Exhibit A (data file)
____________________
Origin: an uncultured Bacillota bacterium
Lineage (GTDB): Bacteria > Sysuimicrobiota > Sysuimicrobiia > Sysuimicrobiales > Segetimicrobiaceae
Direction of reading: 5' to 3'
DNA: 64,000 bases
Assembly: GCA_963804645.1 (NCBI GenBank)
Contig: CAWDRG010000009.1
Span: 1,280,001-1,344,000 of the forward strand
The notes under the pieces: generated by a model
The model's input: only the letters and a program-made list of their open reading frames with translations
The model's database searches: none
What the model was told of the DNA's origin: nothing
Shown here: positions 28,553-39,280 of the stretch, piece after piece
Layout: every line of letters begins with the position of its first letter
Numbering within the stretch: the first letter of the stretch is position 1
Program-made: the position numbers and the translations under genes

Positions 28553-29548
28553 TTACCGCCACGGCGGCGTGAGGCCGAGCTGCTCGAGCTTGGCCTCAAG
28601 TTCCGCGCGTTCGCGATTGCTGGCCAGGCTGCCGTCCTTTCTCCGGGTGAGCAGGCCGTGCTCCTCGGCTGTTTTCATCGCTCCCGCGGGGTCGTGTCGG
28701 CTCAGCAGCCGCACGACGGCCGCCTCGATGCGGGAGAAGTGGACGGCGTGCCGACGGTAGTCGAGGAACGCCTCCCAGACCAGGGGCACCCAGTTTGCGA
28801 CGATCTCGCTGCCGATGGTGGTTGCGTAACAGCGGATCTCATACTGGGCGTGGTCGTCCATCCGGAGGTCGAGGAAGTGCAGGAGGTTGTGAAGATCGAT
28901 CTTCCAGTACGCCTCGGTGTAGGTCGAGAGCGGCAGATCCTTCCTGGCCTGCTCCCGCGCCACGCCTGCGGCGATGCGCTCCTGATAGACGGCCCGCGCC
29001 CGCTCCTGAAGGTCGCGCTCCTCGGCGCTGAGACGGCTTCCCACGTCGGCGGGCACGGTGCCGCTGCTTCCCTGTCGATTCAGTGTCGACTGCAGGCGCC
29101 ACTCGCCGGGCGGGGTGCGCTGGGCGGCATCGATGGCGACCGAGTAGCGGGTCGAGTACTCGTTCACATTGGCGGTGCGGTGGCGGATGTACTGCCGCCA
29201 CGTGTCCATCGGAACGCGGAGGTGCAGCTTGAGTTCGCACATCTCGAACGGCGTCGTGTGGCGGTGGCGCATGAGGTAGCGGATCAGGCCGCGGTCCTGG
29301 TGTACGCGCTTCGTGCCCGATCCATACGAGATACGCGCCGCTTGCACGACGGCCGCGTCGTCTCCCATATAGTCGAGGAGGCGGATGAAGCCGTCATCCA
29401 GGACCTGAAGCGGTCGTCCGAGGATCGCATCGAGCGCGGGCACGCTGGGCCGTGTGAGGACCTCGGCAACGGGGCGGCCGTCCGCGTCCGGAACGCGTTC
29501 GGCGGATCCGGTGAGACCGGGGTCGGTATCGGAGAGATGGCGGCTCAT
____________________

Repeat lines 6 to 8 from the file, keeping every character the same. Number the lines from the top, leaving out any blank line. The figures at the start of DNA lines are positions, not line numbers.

Contig: CAWDRG010000009.1
Span: 1,280,001-1,344,000 of the forward strand
The notes under the pieces: generated by a model